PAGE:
- Urinary Tract Infection (UTI). UTIs can occur at any time. An antibiotic may be prescribed by your obstetrician to prevent infection in the course of pregnancy. If you have a UTI, it is important to get treatment immediately. This can prevent your baby from going into labor early.
- Bowel Management. Your obstetrician will usually recommend iron and hormone supplements. One of these medications could have an impact on your bowel program.
- Constipation: If you feel constipated, your doctor may recommend that you drink more water, eat foods rich in insoluble fiber or take a stool softener.
- Diarrhea: If you experience diarrhea, your doctor may recommend that you drink more water, consume more soluble fiber foods, adjust your laxative or stool softener dose until you feel comfortable with your stool, and increase the frequency of your bowel movements if you have accidents.
- An impaction (blockage of the stool) can also cause diarrhea. If you have had a hardened stool, or if your last bowel movement was narrow, this could be a possibility. You should eat a healthy diet and drink plenty of fluids.
Second Trimester: Weeks 14-26 are a time for weight gain, as your baby grows quickly
- Daily activities It is more difficult to do the same things you did before becoming pregnant because of weight gain. Transferring or pushing your wheelchair might be more difficult. You may get tired more quickly. Talk to an occupational or physical therapist about new ways to accomplish everyday tasks. These are just a few ideas.
- Use a sliding board or other aid to make fewer transfers.
- Rent or purchase a power chair.
- Management of your bladder. Your bladder can be put under pressure by a growing baby. Your bladder may not be able to hold as much urine and can spasm.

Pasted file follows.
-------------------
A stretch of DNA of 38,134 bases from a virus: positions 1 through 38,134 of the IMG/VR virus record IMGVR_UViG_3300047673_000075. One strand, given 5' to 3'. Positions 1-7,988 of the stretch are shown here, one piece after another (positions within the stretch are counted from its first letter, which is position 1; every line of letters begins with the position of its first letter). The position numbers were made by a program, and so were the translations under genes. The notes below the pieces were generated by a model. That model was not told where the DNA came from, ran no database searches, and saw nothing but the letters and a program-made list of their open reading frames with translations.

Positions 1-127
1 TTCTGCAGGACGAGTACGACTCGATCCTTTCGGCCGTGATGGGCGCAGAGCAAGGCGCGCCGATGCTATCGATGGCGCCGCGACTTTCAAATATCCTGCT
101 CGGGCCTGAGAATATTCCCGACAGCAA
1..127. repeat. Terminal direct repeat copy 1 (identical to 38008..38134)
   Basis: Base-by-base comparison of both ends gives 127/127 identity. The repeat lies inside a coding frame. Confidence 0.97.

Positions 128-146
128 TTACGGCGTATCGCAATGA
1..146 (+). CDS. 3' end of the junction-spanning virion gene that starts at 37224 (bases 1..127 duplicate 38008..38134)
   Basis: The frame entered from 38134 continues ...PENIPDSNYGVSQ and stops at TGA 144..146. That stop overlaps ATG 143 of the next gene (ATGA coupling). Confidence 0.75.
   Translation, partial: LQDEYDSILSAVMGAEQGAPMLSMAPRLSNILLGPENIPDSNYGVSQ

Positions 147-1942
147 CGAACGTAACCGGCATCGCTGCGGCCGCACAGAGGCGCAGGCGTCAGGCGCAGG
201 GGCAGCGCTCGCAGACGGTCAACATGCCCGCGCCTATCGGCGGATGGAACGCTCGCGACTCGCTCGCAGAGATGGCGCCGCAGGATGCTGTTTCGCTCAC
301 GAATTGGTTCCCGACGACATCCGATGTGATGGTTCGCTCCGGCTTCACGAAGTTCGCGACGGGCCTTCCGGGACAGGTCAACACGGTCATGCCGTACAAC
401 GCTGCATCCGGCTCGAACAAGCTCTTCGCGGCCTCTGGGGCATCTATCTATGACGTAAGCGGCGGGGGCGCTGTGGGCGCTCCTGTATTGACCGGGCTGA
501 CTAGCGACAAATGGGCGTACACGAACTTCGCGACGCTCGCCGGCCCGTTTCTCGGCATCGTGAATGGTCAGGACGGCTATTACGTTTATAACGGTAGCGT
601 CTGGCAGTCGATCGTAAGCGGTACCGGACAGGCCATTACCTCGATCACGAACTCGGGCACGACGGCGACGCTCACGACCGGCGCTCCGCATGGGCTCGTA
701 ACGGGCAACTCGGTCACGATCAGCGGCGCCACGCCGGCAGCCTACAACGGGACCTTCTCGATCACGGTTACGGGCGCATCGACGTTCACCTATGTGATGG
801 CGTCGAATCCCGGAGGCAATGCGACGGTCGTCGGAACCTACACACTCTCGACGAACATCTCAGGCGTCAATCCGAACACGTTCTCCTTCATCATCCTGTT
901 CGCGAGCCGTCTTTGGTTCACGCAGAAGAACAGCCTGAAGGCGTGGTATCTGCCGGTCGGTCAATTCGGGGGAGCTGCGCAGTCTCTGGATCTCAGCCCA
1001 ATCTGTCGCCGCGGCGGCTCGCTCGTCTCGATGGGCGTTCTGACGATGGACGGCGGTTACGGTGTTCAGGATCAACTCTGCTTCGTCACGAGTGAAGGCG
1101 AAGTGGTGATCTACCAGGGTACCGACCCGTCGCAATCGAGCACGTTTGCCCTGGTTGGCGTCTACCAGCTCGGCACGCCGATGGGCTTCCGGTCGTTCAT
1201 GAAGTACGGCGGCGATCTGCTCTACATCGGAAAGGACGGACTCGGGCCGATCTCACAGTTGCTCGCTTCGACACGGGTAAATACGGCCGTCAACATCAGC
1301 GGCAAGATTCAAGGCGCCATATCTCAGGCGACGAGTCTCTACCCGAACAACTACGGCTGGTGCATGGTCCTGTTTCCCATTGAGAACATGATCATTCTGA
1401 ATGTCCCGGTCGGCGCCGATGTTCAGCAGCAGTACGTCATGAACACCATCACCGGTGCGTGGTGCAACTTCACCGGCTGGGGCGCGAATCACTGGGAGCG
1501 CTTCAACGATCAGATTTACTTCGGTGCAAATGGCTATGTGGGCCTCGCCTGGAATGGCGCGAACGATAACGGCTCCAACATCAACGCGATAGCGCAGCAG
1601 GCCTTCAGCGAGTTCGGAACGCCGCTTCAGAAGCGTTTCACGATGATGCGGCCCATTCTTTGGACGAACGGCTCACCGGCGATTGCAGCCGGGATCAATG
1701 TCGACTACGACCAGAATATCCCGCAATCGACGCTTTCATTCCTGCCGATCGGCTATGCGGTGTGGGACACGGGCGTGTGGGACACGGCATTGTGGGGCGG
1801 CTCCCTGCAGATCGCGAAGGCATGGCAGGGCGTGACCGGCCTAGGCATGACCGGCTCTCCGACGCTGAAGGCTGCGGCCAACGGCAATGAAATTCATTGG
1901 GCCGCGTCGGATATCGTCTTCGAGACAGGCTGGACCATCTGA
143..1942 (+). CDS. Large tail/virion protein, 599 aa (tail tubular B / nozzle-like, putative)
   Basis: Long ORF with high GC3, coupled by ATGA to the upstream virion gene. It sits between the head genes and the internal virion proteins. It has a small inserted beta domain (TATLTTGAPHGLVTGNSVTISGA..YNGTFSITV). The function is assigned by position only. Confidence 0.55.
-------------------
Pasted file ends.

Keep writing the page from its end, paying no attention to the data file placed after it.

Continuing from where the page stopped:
- Intermittent catheterization is a method that women who are pregnant will need to use more frequently or change to an intravenous catheter (Foley).
- Skincare. Pregnancy is a time when pressure ulcers can be a problem. Your posture and center gravity can be altered by weight gain, making it more difficult to lift your body without ripping your skin. Your boney areas can be put under more pressure if you sit or lie down. Talk to an occupational or physical therapist about new ways to accomplish everyday tasks. These are just a few ideas.
- You should be checking your skin more often. Prenatal exams can include skin inspections by your obstetrician.
- Use pressure relief more often.
- Refer to the fact sheet “Skin Care and Pressure Wounds in Spinal Cord Injury.”
- Muscle spasms. You may experience changes in your muscles spasms. These may become worse if they are not a regular occurrence.
- Refer to the fact sheet “Spasticity & Spinal Cord Injury.”
Third Trimester: Weeks 27-40 are when your baby continues to grow
- Breathing. Your diaphragm is pushed by your growing baby. It can make it more difficult to breathe. You might need to take deep, shallow breaths and even cough. Talk to a respiratory therapist about ways to improve your breath. These are just a few ideas.
- Breathing exercises may be suggested by your obstetrician. Your obstetrician might recommend breathing exercises if your injury is severe.
- Blood flow. The pressure of a growing baby can cause blood to stop flowing to your feet and legs, which in turn can cause swelling.
- Discuss with your doctor the possibility of medicine to prevent clots from developing if you have ever had blood clots.
- Discuss with a physical or occupational therapist if you think range-of motion exercises or adjustments in positioning could improve blood flow.
- Get up high as you can.
- Wear compression support hose.
- Get extra rest.
What happens during labor or delivery?
SCI women need to plan for labor, delivery and childbirth in the same way that other women.
- Attend childbirth classes
- Prepare your nursery for baby.
- What to do when you get hired
- Learn how to install a car seat.
- Bring your hospital bag
- After the birth Help
- Stock up diapers, wipes and other essentials
- Stock up your pantry and fridge with groceries